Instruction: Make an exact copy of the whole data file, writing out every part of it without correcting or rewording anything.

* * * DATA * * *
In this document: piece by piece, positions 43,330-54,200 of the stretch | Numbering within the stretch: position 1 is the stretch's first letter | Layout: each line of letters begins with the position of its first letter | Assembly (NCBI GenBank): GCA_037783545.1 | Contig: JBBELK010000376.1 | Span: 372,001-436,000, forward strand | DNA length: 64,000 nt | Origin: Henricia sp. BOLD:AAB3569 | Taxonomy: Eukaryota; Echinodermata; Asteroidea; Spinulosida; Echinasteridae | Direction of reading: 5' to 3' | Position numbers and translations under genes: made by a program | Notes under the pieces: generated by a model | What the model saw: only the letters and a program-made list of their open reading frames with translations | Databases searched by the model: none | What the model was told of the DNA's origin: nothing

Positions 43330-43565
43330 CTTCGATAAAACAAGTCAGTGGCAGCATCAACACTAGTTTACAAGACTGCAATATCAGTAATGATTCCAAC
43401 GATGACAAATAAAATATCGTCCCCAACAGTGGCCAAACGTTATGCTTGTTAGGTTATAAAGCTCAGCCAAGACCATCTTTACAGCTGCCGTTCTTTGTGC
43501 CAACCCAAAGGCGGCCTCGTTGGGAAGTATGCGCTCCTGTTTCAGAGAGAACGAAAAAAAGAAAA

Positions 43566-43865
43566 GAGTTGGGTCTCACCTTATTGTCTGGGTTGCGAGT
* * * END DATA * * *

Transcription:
In this document: piece by piece, positions 43,330-54,200 of the stretch | Numbering within the stretch: position 1 is the stretch's first letter | Layout: each line of letters begins with the position of its first letter | Assembly (NCBI GenBank): GCA_037783545.1 | Contig: JBBELK010000376.1 | Span: 372,001-436,000, forward strand | DNA length: 64,000 nt | Origin: Henricia sp. BOLD:AAB3569 | Taxonomy: Eukaryota; Echinodermata; Asteroidea; Spinulosida; Echinasteridae | Direction of reading: 5' to 3' | Position numbers and translations under genes: made by a program | Notes under the pieces: generated by a model | What the model saw: only the letters and a program-made list of their open reading frames with translations | Databases searched by the model: none | What the model was told of the DNA's origin: nothing

Positions 43330-43565
43330 CTTCGATAAAACAAGTCAGTGGCAGCATCAACACTAGTTTACAAGACTGCAATATCAGTAATGATTCCAAC
43401 GATGACAAATAAAATATCGTCCCCAACAGTGGCCAAACGTTATGCTTGTTAGGTTATAAAGCTCAGCCAAGACCATCTTTACAGCTGCCGTTCTTTGTGC
43501 CAACCCAAAGGCGGCCTCGTTGGGAAGTATGCGCTCCTGTTTCAGAGAGAACGAAAAAAAGAAAA

Positions 43566-43865
43566 GAGTTGGGTCTCACCTTATTGTCTGGGTTGCGAGT